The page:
A burst of confidence in U.S. financial stocks lifted global equities on Tuesday ahead of results for bellwether Goldman Sachs.
The dollar was slightly weaker against major currencies, following a recent trend of falling when appetite for equities and other riskier assets rises.
World stocks as measured by MSCI <.MIWD00000PUS> were up 1 percent and the emerging markets sector index <.MSCIEF> jumped more than 2 percent.
We are going into the earnings season so the optimists will look for signs of a confirmation of recovery, said Jonathan Lawlor, head of European research at Fox-Pitt, Kelton.
Wall Street rallied more than 2 percent on Monday after bullish comments on financial sector performance by analyst Meredith Whitney lifted hopes that banks' quarterly results may be stronger than expected.
At the same time, the VIX <.VIX> volatility index, sometimes called the fear gauge, had its biggest daily percentage drop since March 10, the day this year's stock market rally started.
Goldman will release earnings results later on Tuesday, followed by Bank of America Corp, JPMorgan Chase & Co and Citigroup Inc later in the week.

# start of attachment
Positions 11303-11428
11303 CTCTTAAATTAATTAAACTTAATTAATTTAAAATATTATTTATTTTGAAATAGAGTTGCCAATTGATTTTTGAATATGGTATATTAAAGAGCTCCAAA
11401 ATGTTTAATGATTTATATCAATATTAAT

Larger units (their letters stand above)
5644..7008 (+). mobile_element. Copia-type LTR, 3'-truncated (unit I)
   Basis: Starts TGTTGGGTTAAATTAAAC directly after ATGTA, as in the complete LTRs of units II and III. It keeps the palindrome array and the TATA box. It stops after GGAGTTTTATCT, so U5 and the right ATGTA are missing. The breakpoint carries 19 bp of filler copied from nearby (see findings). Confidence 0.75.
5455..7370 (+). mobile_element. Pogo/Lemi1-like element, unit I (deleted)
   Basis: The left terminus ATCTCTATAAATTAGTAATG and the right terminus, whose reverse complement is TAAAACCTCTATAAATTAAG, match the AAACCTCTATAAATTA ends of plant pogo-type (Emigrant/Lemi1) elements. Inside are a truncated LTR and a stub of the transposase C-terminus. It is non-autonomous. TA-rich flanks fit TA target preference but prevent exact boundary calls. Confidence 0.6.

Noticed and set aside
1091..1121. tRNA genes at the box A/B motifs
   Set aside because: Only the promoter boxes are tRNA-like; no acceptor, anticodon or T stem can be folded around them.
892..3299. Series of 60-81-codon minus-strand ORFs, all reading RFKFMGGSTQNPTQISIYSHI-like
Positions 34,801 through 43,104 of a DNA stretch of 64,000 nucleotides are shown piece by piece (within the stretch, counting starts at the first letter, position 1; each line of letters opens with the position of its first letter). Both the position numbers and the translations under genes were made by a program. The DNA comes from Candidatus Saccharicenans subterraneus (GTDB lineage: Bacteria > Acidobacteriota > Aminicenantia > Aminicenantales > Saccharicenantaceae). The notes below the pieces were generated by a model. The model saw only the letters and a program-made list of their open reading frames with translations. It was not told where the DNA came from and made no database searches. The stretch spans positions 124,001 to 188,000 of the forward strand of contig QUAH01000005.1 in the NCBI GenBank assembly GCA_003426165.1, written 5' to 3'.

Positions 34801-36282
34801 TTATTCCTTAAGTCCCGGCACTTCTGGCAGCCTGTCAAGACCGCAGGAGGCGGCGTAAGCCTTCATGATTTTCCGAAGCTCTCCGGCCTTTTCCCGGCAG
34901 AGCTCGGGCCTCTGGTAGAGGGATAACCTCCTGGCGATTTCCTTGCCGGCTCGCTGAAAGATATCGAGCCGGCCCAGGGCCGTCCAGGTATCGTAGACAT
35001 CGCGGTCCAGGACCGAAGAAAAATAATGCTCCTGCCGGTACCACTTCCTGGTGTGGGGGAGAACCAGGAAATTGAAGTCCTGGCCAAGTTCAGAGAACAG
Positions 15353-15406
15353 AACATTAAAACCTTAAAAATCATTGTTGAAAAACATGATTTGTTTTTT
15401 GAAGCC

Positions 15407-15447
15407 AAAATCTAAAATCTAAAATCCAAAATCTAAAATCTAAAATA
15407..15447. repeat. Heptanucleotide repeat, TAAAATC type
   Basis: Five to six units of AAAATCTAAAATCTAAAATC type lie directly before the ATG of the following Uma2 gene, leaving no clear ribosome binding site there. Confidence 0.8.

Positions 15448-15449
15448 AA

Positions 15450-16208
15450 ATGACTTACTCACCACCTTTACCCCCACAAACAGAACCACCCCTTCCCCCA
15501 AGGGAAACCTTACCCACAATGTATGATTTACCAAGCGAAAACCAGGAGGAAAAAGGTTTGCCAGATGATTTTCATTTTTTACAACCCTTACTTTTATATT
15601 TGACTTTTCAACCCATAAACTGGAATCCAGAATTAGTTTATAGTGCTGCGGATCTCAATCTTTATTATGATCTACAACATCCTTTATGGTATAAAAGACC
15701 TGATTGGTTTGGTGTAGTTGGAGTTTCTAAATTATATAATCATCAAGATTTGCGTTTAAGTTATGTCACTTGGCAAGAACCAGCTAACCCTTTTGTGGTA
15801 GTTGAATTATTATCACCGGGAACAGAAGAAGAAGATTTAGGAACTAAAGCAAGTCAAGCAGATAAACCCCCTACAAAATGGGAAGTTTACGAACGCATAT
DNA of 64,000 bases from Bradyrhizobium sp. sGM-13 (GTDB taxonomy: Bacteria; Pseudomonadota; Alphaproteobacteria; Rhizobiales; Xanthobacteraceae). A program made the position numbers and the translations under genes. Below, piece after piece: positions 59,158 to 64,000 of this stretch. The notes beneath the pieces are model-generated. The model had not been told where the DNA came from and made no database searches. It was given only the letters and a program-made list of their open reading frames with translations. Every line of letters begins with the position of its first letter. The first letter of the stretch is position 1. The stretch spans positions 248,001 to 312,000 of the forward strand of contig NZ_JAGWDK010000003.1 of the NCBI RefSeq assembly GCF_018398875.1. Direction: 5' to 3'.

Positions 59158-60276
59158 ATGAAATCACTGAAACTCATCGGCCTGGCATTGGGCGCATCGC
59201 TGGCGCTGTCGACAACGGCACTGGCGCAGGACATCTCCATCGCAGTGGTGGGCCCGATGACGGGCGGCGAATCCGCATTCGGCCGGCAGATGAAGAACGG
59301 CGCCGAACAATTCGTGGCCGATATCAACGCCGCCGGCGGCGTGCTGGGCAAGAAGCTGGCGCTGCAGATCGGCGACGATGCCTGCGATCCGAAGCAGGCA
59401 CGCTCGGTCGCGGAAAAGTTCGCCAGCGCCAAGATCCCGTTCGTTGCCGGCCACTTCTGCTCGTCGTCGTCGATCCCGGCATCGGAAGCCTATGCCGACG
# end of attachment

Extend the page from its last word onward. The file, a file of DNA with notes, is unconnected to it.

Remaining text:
European equities were extending the previous session's sharp gains, lead by banks and miners.
The FTSEurofirst 300 index of top European shares was up 0.8 percent after surging 2 percent on Monday.
Earlier, Japan's Nikkei average gained 2.3 percent to snap a nine-day losing streak.
After a recent bearish run, the market has been looking for an opportunity to rebound, said Yutaka Miura, senior technical analyst at Mizuho Securities.
DOLLAR, YEN PRESSURED
The dollar and yen were under pressure as risk appetite improved on the back of rising equity prices.
Currencies perceived as higher risk such as the Australian dollar rose, also buoyed by a robust business conditions report.
The dollar index, a gauge of its performance against six major currencies, fell 0.1 percent to 79.984. <.DXY>
The dollar was flat against the yen at 93.04 yen after hitting a five-month low of 91.73 yen on electronic trading platform EBS on Monday.
The key will be not just the financial sector but other sectors and if they post more optimistic forecasts going forward, said Lee Hardman, currency economist at Bank of Tokyo-Mitsubishi UFJ.
Euro zone government bonds were also under pressure.
In the cash market, bond yields, which move inversely to prices, all rose. The two-year Schatz yield climbed almost 5 basis points to 1.267 percent, while the 10-year Bund yield gained 3 basis points to 3.305 percent.
Given the rally we've had, the risk is to the downside, said a bond trader in London.
(Additional reporting by Atul Prakash and Ian Chua; Editing by Ruth Pitchford)